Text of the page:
Promises are one of the mainstays of packaging – everything from the ubiquitous word "NEW" to a boast about calorie count could be considered a promise. You likely employ this attention-grabbing tactic on your own brand's packages. However, there's a noticeable downside to the sheer amount of exciting claims made on labels and wrappers, namely the fact that when they're inundated with information, shoppers may have a hard time believing any of it. So, is this tactic losing its luster?
According to Packaging Digest revealed an unsurprising trend: distrust of brands. The process of selling a product to a target audience is well understood today, and the general audience for consumer goods has a healthy distrust of what they read from brands. This is logical, in a way. People know you're trying to make a sale, so they'll view every claim you make with a suspicious eye.
The answer to the above problem may involve stepping back and taking a new approach to promotion. Instead of using promises in the brand's own voice, why not earn a certification from a third party? If an organization that covers your field can vouch for you, attest that your products are up to its standards and give you permission to use a seal or a logo, that co-sign may attract eyes and convince shoppers in a way your own claims can't.
There is a generational divide regarding the way consumers read wrappers. Packaging Digest added that millennials respond better to brands that include autobiographical company information on labels. Learning the history of a brand lets young consumers feel they know where a company is coming from. Since these buyers often refuse to be tricked into accepting an easy sell, it's better to disclose plenty of info and let them in.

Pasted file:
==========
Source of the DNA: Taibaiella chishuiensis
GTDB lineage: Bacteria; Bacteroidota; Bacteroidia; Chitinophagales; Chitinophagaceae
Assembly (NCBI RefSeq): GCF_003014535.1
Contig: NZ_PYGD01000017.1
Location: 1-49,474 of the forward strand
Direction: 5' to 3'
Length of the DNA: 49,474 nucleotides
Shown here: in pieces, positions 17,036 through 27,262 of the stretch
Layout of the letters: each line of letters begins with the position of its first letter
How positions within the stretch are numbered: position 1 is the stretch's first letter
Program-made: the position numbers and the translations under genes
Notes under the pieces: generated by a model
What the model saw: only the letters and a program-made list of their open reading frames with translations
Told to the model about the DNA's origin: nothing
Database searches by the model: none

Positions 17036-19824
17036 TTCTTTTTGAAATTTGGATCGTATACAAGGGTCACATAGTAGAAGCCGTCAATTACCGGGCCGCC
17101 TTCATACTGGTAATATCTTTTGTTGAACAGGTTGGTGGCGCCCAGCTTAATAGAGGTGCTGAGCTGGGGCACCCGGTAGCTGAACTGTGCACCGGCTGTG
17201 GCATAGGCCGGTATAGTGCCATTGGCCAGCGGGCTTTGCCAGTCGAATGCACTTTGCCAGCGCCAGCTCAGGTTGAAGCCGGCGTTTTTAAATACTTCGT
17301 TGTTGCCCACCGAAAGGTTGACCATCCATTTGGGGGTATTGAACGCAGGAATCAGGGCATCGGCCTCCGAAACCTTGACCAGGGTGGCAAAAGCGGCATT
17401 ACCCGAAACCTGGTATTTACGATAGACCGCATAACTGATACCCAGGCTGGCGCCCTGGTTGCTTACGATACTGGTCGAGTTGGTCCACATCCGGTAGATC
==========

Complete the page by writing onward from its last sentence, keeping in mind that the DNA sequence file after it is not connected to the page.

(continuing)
Hall of shame
Of course, fighting cynicism and opening up about your brand history are at one end of the packaging spectrum – with unfettered hyperbole at the other. Stuff recently reported on Consumer NZ's list of dubious promises made on food and drink labels in New Zealand. You should avoid making these companies' mistakes. For instance, Almond Milk Original calls itself "made from the goodness of almonds." That claim doesn't mean much, as the drink is made using under 2.5 almonds.
Time for a change
When it's time to update your brand labels, the whole process can be very quick and efficient – provided your in-house label printer is up to the task. An Afinia L801 can deliver colorful and effective labels, ones that will draw consumers' eyes to your accurate and effective claims. Learn about that printer and more here if you're in the U.S. or click here for our Canadian store.